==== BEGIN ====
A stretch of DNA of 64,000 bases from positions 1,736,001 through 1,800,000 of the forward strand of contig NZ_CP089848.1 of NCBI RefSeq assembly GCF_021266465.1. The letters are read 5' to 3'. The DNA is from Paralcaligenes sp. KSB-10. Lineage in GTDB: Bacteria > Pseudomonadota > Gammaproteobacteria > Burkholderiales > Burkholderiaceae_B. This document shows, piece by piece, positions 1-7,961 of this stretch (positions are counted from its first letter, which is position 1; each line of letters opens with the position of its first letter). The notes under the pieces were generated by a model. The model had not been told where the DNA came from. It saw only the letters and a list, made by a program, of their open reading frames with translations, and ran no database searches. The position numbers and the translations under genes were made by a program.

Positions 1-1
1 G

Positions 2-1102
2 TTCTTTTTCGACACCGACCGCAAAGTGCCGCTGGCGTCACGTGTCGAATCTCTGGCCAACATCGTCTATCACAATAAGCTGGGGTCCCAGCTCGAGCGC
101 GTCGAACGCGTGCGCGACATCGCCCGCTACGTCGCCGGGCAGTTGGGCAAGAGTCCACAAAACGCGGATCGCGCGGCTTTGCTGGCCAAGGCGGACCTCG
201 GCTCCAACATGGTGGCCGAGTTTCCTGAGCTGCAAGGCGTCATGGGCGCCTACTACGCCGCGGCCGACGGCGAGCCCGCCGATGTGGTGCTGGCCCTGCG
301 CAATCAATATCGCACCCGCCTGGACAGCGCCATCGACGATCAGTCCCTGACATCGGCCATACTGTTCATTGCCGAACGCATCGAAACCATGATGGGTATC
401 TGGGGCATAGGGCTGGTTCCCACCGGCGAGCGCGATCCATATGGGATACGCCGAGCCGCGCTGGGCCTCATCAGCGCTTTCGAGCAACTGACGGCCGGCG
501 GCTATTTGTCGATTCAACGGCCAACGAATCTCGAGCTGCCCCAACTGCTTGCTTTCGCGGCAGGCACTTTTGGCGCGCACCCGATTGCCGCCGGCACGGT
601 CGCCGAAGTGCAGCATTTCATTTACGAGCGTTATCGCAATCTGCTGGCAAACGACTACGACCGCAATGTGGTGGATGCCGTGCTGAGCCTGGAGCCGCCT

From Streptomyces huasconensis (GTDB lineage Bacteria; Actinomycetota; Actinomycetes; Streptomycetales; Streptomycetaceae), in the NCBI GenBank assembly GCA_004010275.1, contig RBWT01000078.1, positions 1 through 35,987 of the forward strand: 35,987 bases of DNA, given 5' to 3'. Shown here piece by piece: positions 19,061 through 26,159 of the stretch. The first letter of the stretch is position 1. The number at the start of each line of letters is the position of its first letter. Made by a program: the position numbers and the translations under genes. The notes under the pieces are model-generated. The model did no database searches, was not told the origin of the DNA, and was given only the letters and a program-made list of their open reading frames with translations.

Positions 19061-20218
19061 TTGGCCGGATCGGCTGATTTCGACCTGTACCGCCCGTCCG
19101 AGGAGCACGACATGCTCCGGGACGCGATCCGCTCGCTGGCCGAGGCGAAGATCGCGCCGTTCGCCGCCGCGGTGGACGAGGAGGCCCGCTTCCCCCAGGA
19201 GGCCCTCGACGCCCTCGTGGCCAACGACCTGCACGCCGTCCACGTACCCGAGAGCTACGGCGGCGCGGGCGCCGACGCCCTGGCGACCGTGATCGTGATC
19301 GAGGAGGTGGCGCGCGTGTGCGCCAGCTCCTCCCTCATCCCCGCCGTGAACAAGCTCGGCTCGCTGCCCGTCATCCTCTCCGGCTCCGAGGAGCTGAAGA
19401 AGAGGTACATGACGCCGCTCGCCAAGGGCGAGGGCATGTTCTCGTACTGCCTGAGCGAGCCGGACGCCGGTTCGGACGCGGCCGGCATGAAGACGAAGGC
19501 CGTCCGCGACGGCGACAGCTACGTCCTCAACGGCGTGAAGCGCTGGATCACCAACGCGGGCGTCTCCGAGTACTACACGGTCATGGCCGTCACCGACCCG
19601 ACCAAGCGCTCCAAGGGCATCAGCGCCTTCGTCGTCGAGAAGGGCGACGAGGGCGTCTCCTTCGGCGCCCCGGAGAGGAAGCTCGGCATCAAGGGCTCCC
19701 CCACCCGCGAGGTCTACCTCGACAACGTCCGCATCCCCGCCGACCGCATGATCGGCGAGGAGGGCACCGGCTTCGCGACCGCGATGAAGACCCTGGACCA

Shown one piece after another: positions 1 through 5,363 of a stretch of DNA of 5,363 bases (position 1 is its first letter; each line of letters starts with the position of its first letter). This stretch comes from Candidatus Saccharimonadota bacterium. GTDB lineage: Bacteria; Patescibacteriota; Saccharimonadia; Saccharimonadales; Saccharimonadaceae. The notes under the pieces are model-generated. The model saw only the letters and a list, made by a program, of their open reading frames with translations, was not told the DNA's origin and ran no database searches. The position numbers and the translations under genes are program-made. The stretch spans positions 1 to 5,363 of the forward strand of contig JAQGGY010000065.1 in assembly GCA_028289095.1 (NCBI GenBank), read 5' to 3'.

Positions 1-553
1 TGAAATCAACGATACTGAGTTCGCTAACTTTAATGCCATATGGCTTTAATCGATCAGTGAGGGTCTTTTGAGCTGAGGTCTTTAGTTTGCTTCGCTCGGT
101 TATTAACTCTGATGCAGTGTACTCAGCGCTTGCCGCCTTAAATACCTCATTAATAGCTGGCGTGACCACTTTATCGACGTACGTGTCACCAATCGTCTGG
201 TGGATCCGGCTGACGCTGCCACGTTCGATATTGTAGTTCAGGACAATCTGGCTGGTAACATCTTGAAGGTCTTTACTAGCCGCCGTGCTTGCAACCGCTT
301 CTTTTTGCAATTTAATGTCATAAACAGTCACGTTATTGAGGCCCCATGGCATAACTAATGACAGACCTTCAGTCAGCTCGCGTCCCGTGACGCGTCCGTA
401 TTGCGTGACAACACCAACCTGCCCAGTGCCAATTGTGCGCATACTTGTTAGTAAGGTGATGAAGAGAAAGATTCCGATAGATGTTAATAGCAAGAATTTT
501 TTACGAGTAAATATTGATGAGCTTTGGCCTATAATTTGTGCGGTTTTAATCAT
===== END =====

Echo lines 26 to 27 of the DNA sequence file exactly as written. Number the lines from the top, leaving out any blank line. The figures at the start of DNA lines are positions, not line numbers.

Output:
201 TGGATCCGGCTGACGCTGCCACGTTCGATATTGTAGTTCAGGACAATCTGGCTGGTAACATCTTGAAGGTCTTTACTAGCCGCCGTGCTTGCAACCGCTT
301 CTTTTTGCAATTTAATGTCATAAACAGTCACGTTATTGAGGCCCCATGGCATAACTAATGACAGACCTTCAGTCAGCTCGCGTCCCGTGACGCGTCCGTA